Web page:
Power steering, either hydraulic or electric, helps the driver steer the car with less effort. The systems provide more assistance at lower speeds, when it’s harder to turn the wheel, and less assistance as the vehicle is moving, when the steering wheel is easier to move.
Hydraulic power steering systems use the engine’s power and a belt to power a pump that pushes power steering fluid through the system. That fluid enables movement of a hydraulic piston in the steering gear, which greatly reduces the effort needed to turn the steering wheel.
Electric power steering uses the vehicle’s computer and a small electric motor. When the driver turns the wheel, the computer signals the motor to help move the rack and pinion.
If you hear noises when you turn the steering wheel, squealing when you first start the car, or a groaning noise, your power steering pump may be on its way out the door.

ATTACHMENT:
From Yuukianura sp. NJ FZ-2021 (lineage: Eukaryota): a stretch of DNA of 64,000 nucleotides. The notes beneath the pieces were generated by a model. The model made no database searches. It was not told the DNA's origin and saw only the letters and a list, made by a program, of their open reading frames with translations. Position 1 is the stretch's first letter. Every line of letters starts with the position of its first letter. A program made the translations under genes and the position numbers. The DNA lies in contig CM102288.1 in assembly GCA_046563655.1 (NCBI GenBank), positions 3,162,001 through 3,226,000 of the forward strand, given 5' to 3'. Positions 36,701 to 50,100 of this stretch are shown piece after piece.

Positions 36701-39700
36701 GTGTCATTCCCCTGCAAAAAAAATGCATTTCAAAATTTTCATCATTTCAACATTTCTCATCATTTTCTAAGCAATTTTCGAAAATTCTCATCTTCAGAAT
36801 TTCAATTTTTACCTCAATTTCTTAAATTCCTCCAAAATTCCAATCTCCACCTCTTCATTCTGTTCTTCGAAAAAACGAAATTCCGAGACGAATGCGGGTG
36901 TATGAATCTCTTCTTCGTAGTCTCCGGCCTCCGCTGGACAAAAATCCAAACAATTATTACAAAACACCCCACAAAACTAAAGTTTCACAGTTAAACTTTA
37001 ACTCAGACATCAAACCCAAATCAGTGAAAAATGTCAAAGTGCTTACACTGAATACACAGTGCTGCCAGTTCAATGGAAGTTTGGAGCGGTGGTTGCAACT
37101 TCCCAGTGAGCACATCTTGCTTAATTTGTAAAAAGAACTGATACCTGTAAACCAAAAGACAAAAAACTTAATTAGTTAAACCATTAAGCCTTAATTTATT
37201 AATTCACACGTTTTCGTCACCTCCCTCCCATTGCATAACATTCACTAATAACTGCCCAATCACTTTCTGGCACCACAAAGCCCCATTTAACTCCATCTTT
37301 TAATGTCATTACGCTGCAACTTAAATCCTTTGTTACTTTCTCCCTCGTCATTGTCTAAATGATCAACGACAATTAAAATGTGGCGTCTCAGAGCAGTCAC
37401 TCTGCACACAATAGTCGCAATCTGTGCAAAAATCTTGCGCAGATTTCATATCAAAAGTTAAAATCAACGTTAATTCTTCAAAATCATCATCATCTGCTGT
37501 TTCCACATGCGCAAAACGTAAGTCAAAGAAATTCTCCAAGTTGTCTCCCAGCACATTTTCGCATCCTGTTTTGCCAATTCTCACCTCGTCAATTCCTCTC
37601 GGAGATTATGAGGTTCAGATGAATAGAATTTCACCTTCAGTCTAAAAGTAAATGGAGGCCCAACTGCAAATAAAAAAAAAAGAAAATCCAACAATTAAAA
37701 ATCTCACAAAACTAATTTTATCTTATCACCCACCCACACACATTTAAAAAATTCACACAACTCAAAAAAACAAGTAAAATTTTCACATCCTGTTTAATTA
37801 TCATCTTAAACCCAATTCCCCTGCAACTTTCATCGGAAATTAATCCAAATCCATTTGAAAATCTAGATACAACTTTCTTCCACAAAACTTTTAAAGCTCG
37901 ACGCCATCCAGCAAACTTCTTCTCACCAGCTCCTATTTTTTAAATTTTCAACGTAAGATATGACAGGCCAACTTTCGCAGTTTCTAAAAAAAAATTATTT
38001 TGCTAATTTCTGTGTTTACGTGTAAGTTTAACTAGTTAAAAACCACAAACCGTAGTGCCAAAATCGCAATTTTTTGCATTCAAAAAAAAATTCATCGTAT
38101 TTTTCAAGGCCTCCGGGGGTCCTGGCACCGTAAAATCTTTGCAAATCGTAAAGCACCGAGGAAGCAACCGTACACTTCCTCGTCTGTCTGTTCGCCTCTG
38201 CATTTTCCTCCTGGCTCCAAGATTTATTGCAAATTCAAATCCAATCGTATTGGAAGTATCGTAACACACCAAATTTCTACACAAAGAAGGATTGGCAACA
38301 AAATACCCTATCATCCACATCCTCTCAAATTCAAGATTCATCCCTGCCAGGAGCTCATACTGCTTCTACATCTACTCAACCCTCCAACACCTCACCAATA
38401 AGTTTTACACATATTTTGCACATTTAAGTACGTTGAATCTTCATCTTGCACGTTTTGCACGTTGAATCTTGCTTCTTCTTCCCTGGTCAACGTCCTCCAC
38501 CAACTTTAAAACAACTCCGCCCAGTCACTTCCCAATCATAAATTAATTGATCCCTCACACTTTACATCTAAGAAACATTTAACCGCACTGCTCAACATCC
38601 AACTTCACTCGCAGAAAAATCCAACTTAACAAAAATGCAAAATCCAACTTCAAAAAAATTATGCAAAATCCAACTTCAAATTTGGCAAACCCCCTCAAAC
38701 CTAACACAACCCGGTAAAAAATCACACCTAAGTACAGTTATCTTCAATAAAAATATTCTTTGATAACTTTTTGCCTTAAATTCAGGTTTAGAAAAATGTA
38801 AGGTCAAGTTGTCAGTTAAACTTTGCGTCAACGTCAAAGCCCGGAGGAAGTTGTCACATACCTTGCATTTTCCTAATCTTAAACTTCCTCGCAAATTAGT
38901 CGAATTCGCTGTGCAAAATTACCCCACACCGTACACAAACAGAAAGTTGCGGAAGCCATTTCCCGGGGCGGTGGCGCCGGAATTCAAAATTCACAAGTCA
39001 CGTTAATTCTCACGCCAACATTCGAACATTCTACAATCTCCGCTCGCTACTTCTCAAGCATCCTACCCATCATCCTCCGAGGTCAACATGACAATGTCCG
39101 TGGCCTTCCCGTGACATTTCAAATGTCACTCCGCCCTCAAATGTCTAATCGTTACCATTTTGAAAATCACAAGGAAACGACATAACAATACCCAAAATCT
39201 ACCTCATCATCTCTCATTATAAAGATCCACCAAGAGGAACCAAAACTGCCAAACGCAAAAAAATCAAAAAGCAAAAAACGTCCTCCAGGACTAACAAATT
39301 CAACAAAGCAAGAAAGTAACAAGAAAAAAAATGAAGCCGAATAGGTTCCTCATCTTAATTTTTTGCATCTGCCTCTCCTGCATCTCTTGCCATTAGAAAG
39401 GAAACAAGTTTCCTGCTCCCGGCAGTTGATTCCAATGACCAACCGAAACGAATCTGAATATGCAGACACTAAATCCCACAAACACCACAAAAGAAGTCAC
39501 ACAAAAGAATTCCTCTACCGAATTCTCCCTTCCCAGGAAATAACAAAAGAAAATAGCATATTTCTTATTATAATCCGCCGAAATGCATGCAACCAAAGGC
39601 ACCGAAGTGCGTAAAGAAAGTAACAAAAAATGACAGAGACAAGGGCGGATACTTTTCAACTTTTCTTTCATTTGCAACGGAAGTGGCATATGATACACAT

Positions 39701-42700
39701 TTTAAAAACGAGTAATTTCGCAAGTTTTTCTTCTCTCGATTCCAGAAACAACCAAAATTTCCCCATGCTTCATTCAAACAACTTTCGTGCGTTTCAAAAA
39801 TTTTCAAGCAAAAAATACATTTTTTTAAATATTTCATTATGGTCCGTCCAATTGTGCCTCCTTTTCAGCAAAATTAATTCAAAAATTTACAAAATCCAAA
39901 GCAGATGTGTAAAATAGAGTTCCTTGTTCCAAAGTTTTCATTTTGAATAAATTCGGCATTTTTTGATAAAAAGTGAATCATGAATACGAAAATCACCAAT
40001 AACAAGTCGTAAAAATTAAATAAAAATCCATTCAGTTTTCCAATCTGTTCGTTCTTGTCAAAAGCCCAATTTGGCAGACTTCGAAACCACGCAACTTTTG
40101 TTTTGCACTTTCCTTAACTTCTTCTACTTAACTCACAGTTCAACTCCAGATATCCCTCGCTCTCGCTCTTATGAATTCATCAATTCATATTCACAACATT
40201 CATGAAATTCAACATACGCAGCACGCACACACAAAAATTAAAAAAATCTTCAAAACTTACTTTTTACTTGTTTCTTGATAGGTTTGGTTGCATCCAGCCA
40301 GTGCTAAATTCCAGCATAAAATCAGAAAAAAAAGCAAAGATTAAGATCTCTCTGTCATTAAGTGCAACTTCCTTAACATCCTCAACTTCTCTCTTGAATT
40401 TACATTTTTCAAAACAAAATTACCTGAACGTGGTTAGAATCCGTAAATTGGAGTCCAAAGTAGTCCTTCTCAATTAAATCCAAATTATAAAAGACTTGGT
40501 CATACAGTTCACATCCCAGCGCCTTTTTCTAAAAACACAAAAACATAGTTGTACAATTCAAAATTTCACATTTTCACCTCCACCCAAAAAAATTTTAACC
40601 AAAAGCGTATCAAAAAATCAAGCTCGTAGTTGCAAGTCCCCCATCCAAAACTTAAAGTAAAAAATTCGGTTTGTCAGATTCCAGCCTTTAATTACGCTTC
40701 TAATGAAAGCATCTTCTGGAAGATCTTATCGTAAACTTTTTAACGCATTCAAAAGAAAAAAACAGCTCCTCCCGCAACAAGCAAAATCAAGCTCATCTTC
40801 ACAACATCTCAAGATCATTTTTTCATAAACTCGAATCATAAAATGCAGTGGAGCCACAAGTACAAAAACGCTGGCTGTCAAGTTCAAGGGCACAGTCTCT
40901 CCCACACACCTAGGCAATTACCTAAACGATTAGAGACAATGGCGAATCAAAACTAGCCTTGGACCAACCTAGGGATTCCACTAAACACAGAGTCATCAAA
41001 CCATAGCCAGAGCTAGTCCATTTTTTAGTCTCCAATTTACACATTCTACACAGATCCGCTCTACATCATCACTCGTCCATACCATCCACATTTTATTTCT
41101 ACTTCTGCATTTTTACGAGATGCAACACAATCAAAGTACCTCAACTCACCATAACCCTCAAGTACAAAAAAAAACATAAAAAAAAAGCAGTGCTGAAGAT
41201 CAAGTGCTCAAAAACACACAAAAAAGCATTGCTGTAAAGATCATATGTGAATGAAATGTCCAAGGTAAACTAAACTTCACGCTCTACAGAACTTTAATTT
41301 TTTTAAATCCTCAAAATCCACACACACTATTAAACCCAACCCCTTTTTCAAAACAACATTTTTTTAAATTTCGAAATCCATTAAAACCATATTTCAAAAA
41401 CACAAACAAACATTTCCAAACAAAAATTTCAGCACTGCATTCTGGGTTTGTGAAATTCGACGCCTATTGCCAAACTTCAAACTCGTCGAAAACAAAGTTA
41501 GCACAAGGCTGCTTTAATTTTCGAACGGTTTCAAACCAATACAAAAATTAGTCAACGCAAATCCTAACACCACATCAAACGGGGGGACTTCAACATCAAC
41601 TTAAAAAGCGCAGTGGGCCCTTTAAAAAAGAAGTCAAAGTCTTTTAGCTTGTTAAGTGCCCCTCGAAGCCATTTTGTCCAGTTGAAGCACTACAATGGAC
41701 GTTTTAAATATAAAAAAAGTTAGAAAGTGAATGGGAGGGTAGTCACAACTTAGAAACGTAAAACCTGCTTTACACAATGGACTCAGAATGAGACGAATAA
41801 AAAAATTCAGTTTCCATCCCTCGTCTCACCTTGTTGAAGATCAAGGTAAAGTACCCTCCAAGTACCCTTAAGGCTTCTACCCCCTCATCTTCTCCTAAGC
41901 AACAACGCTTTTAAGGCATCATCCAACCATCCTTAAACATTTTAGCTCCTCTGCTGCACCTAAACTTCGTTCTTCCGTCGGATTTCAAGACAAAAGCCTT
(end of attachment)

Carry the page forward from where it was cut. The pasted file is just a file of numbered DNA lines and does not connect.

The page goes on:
You can drive without power steering, but it's not recommended.
Low Fluid: A low fluid level is the most common cause of power steering noises. The power steering fluid reservoir is small and many people don’t think to check it very often, so it won’t take much fluid loss to cause a problem.
Trapped Air:If air is able to enter the system, it can cause noise and unexpected vibrations when the steering wheel is turned.